Psychopaths Don’t Care If They Hurt You. This Is Why. New research shows why the psychopathic are so likely to harm others.
Susan Krauss Whitbourne Ph.D. Jun 03, 2017
A key feature of psychopathy is insensitivity to causing harm in others. Researchers have long attempted to understand why people high in psychopathy have this emotional blind spot. A recent investigation by University of Padova (Italy) psychologist Carolina Pletti and colleagues (2017) tested a new model to provide insight into the reasons why those high in psychopathy fail to care about the suffering of their fellow humans.
According to Pletti and her team, it is well-established that people with high levels of psychopathy are less able to recognize distress cues, including facial and vocal expressions of fear and sadness by people in need of immediate help. The potential relationship between emotions and morality is, as Pletti et al. note, addressed in the Integrated Emotion System Model (IES). Most of us, according to the IES, learn early in life to prefer to avoid making other people sad or afraid. Those who are psychopathic, though, do not, and therefore are less likely to base moral decisions on their potential to cause suffering to others.
The reasoning behind the IES model involves simple reinforcement. We’ve learned over our lives that it’s bad to cause pain and suffering in others. Consider what happens when an ordinary toddler pushes a playmate, causing the playmate to burst into tears. Toddler #1 will feel sad at having hurt Toddler #2, and may even start crying, too.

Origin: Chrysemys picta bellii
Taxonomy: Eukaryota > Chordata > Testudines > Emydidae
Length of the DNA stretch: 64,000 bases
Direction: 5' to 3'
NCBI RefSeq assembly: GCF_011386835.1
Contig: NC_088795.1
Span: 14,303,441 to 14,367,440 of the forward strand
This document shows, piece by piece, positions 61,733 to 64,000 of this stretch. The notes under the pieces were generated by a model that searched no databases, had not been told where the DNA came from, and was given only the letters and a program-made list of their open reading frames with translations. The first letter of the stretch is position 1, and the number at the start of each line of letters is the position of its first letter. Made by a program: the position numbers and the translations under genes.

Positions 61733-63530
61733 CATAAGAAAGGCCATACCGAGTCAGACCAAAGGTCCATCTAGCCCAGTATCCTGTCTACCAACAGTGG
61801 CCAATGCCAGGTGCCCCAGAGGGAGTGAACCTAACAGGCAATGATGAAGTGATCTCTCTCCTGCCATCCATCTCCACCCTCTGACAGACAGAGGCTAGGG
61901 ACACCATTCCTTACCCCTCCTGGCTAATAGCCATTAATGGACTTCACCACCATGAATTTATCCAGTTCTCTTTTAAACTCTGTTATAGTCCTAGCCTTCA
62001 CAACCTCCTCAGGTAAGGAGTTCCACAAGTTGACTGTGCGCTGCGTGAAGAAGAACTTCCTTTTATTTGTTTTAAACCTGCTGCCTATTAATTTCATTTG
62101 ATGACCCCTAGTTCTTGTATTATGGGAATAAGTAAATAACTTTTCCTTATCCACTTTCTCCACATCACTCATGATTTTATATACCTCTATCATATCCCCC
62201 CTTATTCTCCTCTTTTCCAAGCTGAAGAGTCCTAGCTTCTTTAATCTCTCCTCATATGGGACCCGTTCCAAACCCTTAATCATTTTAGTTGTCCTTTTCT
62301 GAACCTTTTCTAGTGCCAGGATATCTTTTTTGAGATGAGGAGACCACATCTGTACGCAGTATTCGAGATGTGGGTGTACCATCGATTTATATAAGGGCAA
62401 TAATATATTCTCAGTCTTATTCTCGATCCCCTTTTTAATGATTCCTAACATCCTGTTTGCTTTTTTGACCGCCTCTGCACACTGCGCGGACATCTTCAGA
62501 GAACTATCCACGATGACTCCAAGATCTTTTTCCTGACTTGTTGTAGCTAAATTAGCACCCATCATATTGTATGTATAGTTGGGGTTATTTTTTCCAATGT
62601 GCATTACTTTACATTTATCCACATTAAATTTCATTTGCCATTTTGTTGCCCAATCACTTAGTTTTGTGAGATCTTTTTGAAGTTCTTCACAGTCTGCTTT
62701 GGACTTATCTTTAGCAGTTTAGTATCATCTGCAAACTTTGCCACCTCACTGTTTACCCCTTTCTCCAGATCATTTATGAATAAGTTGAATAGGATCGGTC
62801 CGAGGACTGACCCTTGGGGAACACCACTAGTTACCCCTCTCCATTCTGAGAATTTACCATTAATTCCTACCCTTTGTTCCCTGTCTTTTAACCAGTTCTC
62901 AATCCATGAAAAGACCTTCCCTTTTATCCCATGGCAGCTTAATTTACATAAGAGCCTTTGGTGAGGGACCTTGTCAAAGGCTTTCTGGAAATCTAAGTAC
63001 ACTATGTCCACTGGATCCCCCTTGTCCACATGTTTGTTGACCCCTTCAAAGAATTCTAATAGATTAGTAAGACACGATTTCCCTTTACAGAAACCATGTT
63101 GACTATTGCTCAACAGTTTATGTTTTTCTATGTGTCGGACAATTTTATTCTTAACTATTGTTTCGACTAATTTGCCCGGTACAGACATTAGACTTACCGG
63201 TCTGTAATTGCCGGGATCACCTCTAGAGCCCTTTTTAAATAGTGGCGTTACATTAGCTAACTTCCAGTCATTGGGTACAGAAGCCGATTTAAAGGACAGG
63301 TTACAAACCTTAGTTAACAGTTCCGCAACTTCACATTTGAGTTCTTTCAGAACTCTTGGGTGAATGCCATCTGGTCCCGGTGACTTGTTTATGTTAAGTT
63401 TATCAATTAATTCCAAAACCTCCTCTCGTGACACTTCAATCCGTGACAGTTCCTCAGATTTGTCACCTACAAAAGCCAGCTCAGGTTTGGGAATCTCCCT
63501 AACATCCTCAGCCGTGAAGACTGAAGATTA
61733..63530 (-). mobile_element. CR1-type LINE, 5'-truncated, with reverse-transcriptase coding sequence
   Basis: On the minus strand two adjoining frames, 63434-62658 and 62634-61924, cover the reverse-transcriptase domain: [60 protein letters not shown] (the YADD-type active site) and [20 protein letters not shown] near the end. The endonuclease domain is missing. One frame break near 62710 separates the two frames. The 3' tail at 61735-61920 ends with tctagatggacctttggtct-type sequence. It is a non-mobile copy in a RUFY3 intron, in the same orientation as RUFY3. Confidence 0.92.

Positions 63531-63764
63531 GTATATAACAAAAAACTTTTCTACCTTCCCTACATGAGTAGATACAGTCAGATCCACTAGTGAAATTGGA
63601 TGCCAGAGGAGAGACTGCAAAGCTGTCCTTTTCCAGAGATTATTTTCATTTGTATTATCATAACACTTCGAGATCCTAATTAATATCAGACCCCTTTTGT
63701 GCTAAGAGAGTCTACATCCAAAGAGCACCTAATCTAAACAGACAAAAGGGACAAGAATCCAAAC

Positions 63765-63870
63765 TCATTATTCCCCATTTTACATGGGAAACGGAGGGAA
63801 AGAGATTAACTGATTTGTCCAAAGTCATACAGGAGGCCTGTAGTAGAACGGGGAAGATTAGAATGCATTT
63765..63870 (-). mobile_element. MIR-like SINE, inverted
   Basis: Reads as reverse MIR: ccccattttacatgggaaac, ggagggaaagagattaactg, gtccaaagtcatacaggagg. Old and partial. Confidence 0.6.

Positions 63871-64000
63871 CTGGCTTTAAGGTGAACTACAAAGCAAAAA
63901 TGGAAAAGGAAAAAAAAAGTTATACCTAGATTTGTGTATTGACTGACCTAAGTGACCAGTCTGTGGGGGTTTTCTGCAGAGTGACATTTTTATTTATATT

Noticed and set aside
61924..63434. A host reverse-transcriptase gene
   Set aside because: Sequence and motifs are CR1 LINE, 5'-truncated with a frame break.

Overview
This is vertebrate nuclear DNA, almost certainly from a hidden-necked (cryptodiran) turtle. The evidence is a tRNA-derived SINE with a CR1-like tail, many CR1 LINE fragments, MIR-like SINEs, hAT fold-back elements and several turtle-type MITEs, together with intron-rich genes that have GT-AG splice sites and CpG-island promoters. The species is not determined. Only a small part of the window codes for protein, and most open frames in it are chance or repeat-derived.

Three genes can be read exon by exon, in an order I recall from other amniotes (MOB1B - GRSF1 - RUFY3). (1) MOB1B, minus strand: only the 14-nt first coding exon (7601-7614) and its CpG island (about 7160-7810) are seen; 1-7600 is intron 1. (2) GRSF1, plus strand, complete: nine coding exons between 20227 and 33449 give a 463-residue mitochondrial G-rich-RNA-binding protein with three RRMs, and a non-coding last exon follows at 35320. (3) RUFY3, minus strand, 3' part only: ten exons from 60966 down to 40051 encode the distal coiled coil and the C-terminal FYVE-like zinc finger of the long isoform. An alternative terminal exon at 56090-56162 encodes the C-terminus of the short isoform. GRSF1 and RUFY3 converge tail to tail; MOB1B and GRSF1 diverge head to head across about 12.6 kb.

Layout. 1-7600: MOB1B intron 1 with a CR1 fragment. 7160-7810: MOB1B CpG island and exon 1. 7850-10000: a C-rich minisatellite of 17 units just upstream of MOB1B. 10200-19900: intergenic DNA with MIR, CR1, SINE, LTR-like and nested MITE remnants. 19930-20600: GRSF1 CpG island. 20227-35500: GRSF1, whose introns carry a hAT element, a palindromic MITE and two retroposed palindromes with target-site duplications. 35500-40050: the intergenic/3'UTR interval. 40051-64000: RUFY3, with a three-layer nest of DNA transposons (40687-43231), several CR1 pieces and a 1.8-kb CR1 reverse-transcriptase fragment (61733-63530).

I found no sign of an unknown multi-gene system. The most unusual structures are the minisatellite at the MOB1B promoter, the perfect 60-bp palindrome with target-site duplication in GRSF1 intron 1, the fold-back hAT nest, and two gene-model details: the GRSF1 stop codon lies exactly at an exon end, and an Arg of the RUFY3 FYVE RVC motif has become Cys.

Such encounters teach children to avoid causing negative emotions in other people. Individuals with psychopathy, though, don’t make this connection and go on to become adults who aren’t deterred from harming other people.
Neuroscientists trace this lack of empathy in part to a deficit in the amygdala, a part of the subcortex which processes emotional stimuli. The other deficit occurs in a part of the cerebral cortex involved in decision-making that would utilize this emotional information.
A classic dilemma used in studies of moral decision-making is the so-called “trolley” problem, in which individuals are given a scenario involving a runaway train that threatens to kill five people. In this hypothetical case, you’re told that if you send the train down another track, one person will die but you’ll save the original five in the train’s way.
Another variation of this dilemma is a bit more extreme, asking individuals whether they would push a man off an overpass in order to stop that runaway train. In this scenario, the man you push off will die, but he’ll save the five because his body on the track will stop the train.
Most people will find the choice less agonizing in the original, two-track version of the problem than in the overpass version, even though the actual problem is fundamentally the same in both scenarios. It seems worse, somehow, to actively cause the death of the man on the overpass, even though it would save the life of the five down below.
According to the IES model, the arousal of negative emotions associated with the overpass version of the problem leads most people to make the irrational decision of not saving him, but sacrificing the five. People high in psychopathy experience less of an emotional dilemma, and therefore make the more rational decision of sacrificing one for five regardless of what’s involved in doing so.